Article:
: Before reading the book, I pass out laminated bows with Velcro attached to the back and ask them to place their bow under their choice on a flannel board. The talented author/illustrator Janee Trasler designed the bows for me in exchange for an apple pie. They look a bit like bowties. I hold up a pair of the items from the story and ask the children which one they prefer. I usually begin with bunny and bear. Then I ask them to vote on their favorite by placing their bow under their choice. Their movement keeps them interested and they cheer on their choice as each child takes a turn voting. At the end, we’ve made a pictograph. We figure out the winner, and then I read the book to see which one the little girl chose. I’ve found this helps get them interested in the book.

J. Aday: What are the challenges you face with the children when you conduct an early childhood presentation on No Bows?
: The worst problem is excitement over getting to vote. I have to remind them to keep hands in the air so fingers aren’t crushed and to line up if there is a crowd, because they get excited about rushing to the flannel board to place their vote on it. The preschool crowd is a tough sell, but they seem to love the book. Now I’m careful to explain the process carefully and maintain order in a fun-filled way. I’ve had the most fun doing this particular program.

J. Aday: What is your uppermost goal for a presentation? How do you attempt to achieve it?
My purpose it to teach something about books, writing, and reading when I make a visit. I can talk about how the book came into being, but as a long time teacher, it is important to make a connection to them. I like to show them something they didn’t know. It becomes more meaningful to the kids that way.

J. Aday: Do you have giveaways for children at your presentations? Give some examples.
: I started off giving away bookmarks with my signature, so everybody could have my autograph. I put this page on my website later on, so the librarians can get the copy and I don’t have to cut and carry huge amounts of paper. My presentation “pets” are mine, but I let the children play with them until the program begins. It helps keep them interested. I also have the colored bows on my site, so librarians can copy those and use them. I have two coloring pages of bows, too.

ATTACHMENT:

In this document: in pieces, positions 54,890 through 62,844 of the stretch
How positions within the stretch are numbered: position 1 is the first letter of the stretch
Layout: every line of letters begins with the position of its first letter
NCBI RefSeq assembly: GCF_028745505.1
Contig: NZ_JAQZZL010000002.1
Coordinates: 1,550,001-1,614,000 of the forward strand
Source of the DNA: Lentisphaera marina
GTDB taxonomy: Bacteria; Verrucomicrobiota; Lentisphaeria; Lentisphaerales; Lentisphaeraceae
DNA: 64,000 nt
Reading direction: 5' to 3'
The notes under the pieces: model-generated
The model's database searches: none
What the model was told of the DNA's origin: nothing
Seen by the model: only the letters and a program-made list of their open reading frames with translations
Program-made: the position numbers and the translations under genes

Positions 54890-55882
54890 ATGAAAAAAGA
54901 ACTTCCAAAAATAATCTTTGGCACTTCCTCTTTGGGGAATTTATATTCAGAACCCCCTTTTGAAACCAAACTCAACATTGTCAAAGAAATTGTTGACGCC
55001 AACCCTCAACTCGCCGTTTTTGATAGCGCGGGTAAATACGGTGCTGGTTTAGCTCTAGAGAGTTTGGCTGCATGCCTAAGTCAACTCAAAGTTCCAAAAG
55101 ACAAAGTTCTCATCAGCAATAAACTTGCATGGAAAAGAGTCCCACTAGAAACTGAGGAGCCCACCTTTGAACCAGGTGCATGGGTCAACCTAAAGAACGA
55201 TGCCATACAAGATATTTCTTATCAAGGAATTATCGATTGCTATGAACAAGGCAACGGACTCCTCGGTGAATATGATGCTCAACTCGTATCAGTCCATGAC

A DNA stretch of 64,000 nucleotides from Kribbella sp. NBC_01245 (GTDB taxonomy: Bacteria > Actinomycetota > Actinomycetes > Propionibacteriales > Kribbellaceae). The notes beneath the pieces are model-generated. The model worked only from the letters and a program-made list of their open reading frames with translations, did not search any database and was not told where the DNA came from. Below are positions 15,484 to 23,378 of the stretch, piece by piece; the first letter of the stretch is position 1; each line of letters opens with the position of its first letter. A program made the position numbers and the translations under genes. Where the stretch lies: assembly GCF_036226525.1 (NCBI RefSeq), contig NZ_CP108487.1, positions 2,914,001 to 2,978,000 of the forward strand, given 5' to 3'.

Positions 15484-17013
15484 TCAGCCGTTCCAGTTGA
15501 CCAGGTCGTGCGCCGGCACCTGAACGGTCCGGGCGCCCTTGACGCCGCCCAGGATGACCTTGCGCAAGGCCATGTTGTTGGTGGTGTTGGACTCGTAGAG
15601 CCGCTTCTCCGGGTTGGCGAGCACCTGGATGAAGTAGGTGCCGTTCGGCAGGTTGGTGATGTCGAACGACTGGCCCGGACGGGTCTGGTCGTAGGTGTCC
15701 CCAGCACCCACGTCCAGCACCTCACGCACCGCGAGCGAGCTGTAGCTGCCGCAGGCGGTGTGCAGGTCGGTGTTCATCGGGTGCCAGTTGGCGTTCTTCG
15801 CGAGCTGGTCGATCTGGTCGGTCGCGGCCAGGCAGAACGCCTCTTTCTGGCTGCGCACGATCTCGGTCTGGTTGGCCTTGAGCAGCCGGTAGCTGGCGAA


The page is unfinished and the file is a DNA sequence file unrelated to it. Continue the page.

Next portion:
J. Aday: Can you share some tips on soliciting school visits?
: At first, I did quite a bit of postcard mailing. However, attending book festivals and face to face contact has generated many more visits than mailings for me. I went to every event I could—for free most of the time—and eventually got noticed. I also reminded Peachtree, my publisher, that I’d love to do events, and they had me sign at TLA and got me a spot at the Texas Book Festival. I’ll never forget that event. I signed next to Barry Lyga and John Green, and then visited at the cocktail party with Brian Lies and Laura Seeger. I couldn’t believe it! But at every event, I talked to the librarians and handed out my flyer with my program information. I do think being a former teacher has been an advantage. Patience is helpful. Some of the library visits I’ve done recently had the seeds sown two years ago.

J. Aday: What are the most important elements to pulling off a successful visit?
: Planning is most important, but you must have something of interest for the audience. You have to give them something they don’t know or don’t completely understand. You need to make them see your book in a way they haven’t seen it before. You must keep their attention and make it fun, somehow. You know when you’re losing the kids. Adults are harder, because their faces stay the same. Kids let you know when their attention is wandering.

J. Aday: Are there any other pointers you can share?
You have to be willing to appear, often for free, especially at first. I offered to go to schools two or three times in order to try out my programs. I learned what worked and didn’t work. I went to every book festival in the area and handed out flyers. You have to get over your fears and worry at embarrassing yourself and be willing to promote. It’s easy to feel shameless, but promoting a good book in rewarding. I kept after my publisher to let me appear at events. Apply to present at large conferences. You should take courses, network, and maintain a website. It costs a bit at first, but the promotion is what gets you paying appearances. Royalties are nice, but that’s not a great deal of money. Presentations and school visits allow you to keep writing!


Posted by j.adaykennedy at 5:31 PM CST
Updated: Friday, 14 November 2008 7:26 PM CST